Hulu’s The Path
Season 3, Episode 11: “Bad Faith”
Directed by Jacob Hatley
Written by Coleman Herbert
* For a recap & review of the previous episode, “The Strongest Souls” – click here
* For a recap & review of the next episode, “A New American Religion” – click here
Note straight away the episode title, “Bad Faith.” Likely a reference to Jean-Paul Sartre and Simone de Beauvoir’s existential concept of bad faith. A compelling concept in regards to characters in The Path. I’ve also been thinking about “The Emperor’s New Clothes” in relation to keeping up the lie, not wanting to give up a belief simply because you’ll have to face the truth. Not unlike where both Vera (Freida Pinto) and Cal (Hugh Dancy) find themselves at this juncture.
At a fancy Asian restaurant, a man named Gede (Jojo Gonzalez) reveres the “mythical American,” Mr. Eddie Lane (Aaron Paul). He wants “to climb.” He wants to help the Meyerist movement expand into Asia. In private, Vera worries about this expansion, and she’s wondering if this is what will lead to the death of Eddie.
Meanwhile, Hawk (Kyle Allen) has received a letter from Caleb (Titus Makin), but it sounds like one of those letters they make LGBTQ+ kids send from conversation therapy, forcing them to break ties with people in their life; in this case, Caleb has to reject his lover. Compelling to see one cult against the other. The people of Meyerism need saving, as do the followers of Christ; it’s all a cult.
Elsewhere, Sarah (Michelle Monaghan) has paid her way into the apartment of Lilith (Sarita Choudhury), searching for clues. What she finds is the mother-daughter link between Lilith and Vera. Finally.
There’s a road trip going on. Eddie and Hawk are going to try tracking down Caleb, which could lead to something tragic. Or, it could lead to something good. Who knows! We’ll certainly see. In the meantime, Vera’s slated to do “accelerated AL,” whatever that is, and this has Cal feeling some kind of way. He’s not great at hiding his feelings. Nevertheless, he’s got to hold down the fort while Eddie leaves. This, in turn, leaves Mary (Emma Greenwell) to deal with Congressman Buck Harbaugh (Vincent Kartheiser) and the rest of their side business. She’s fine with that. Cal? Not so much.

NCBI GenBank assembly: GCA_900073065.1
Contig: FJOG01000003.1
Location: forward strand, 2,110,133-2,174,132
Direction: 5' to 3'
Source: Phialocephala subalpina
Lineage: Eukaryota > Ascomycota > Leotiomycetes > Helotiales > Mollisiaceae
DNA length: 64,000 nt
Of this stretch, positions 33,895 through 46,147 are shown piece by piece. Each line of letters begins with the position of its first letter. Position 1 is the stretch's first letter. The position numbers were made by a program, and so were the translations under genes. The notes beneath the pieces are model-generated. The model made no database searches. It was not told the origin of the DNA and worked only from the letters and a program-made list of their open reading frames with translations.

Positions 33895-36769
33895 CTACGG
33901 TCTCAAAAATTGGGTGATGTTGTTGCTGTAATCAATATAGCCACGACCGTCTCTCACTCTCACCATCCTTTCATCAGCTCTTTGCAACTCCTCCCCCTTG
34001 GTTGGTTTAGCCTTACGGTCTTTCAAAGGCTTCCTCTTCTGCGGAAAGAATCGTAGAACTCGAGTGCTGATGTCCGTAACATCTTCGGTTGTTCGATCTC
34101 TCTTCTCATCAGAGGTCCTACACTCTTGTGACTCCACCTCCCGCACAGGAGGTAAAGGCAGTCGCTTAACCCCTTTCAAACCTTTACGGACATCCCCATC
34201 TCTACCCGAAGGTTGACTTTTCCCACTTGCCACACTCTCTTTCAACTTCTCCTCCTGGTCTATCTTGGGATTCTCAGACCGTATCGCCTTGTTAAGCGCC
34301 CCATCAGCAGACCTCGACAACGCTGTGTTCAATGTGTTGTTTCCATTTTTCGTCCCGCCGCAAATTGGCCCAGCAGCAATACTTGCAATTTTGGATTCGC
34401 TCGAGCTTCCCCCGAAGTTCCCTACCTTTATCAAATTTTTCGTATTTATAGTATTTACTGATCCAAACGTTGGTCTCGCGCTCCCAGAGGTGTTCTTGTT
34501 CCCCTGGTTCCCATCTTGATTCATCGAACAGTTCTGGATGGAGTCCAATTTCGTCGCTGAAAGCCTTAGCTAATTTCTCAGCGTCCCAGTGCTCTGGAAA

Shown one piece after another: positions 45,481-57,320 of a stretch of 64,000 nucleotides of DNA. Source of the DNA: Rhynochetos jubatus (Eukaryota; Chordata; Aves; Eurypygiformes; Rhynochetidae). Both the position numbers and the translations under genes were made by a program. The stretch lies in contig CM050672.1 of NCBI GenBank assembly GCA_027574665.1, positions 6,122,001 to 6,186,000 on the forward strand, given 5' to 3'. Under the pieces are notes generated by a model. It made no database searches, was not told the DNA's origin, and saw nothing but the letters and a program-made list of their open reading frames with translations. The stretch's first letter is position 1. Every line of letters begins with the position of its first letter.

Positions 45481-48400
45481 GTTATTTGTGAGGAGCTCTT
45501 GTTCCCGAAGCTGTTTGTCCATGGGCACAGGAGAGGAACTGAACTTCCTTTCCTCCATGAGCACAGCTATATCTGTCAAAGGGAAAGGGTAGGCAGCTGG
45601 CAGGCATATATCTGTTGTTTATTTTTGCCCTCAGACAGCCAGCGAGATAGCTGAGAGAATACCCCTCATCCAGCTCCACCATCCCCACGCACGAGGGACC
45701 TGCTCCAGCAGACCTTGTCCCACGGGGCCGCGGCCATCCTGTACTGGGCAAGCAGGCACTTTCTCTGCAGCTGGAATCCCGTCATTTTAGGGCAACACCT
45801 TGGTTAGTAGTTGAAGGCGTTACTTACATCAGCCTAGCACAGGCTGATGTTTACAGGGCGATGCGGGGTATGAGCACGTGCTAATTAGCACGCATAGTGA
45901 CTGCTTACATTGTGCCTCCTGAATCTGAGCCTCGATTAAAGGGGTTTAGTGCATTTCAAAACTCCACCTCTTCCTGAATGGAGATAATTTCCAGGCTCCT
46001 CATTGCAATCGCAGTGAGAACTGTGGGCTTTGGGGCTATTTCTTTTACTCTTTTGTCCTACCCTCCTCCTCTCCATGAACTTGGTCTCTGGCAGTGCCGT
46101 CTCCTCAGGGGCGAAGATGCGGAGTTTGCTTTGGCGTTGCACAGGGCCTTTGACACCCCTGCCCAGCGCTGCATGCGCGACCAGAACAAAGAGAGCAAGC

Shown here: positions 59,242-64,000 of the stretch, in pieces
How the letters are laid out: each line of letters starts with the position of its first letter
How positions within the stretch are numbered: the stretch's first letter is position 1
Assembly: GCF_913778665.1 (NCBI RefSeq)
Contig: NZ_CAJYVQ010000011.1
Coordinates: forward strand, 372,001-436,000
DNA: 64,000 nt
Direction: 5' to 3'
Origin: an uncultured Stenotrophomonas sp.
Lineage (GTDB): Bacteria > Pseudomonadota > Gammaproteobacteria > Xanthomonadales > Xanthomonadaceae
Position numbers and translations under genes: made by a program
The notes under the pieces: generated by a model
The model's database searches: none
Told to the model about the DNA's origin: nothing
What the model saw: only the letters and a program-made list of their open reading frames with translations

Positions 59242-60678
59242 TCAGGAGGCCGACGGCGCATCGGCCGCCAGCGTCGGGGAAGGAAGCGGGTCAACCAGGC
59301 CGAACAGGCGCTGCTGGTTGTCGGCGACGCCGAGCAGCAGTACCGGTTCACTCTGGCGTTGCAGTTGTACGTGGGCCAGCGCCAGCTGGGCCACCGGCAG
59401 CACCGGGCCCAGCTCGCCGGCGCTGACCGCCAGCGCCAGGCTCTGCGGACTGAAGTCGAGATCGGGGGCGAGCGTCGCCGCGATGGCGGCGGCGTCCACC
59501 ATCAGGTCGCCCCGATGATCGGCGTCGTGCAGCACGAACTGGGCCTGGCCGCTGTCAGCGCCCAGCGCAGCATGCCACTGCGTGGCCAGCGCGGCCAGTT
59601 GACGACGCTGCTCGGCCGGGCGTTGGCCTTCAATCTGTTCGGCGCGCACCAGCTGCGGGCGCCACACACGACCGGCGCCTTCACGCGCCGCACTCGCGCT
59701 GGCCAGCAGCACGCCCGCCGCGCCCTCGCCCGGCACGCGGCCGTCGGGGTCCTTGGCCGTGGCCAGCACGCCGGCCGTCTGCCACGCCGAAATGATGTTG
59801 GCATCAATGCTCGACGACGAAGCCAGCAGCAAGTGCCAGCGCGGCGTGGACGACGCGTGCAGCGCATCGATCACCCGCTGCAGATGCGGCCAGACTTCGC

AL stands for absence of light. Out in the woods, Vera is preparing for this accelerated version with Cal. The process is meant to draw out things deep in the psyche that are, stuck. What’s most notable about this scene is how Cal mentions he can’t remember his own AL. Because what he’s really saying, underneath, is that he’s spent so much time focused on making others well, somewhere along the line he forget to make himself well, too.
At Sacred Hope Academy, Eddie and Hawk have to listen to a man named Clayton Hall, who runs the joint, talk about LGBTQ+ youth as “waywards,” among the rest of the typically repressed Christian rhetoric. The father and son are there under the pretence they’re taking Hawk to enrol at the academy. While Eddie and Mr. Hall chat alone, Hawk follows an eerie-looking dude in a soda shop outfit bringing drinks down to the academy’s students. They’ve got a whole ’50s-era malt shop setup, to get back to the mythical purity of that bygone era. It’s so twisted how the fundamentalist Christians somehow think that LGBTQ+ orientations. Hawk tries to go in after Caleb, then he gets punched in the face. So sad to see a young man deny his sexuality so deeply. Especially after he’s the one who basically introduced Hawk to his own sexuality, as well.
And it’s worthy of note that Eddie sees the clear cult-ish nature of this religion, whereas he can’t see his own anymore.
Congressman Harbaugh is doing his best to save face, lending his hand to a group campaigning for women’s reproductive rights. At the event dinner, he only displays more of the private behaviour that will get him in trouble. Things get tense after Mary puts herself between Buck and his perceived manliness, though she manages to keep him cool.
Back at the compound, Sarah slips in past security trying to find Vera. Eventually she’s wrestled into submission. She gets thrown in one of those white rooms. Cal goes in to see her later trying to keep things civil. Sarah goes on to mention Dr. Steve Meyer’s “paedophilia,” and the “hypoxian cleanse” Lilith helped pioneer to aid the doc in trying to cure himself. She also tells Cal she’s struggling to find a foothold in the world now that her faith in Meyerism’s been irreparably shaken. Then there’s Cal who is slowly losing himself in his own ways, too. Part of that’s simply due to trauma he experienced at the hands of Dr. Meyer. I’m curious/scared what will occur when Cal goes out to that cave with the painted flowers. He could totally unravel.
“But instead of losing my perspective because of contradictions and half truths, I feel blinded by emptiness; nothingness.”
Later on, Sarah’s out of that room, and she goes straight out to where Vera is doing her AL. The two women have a frank discussion about the truth. Vera warns her mother’s dangerous and of the prophesy her mother made concerning the death of the current leader of Meyerism.
After so long, Cal returns to that cave. There, he finds the memory of Dr. Meyer lurking along with the paintings on the walls. This is the place where the worst things in Cal’s life happened to him, both to his flesh and to his psyche. Thus, he’s decided to “cleanse” himself. He does a makeshift hypoxian cleanse. AMAZING SEQUENCE, as we switch between Cal and Dr. Meyer – the latter losing his breath as the former chokes it from himself – and Eddie in the car, also seeming to have the breath choked from him in a psychic link to Steve.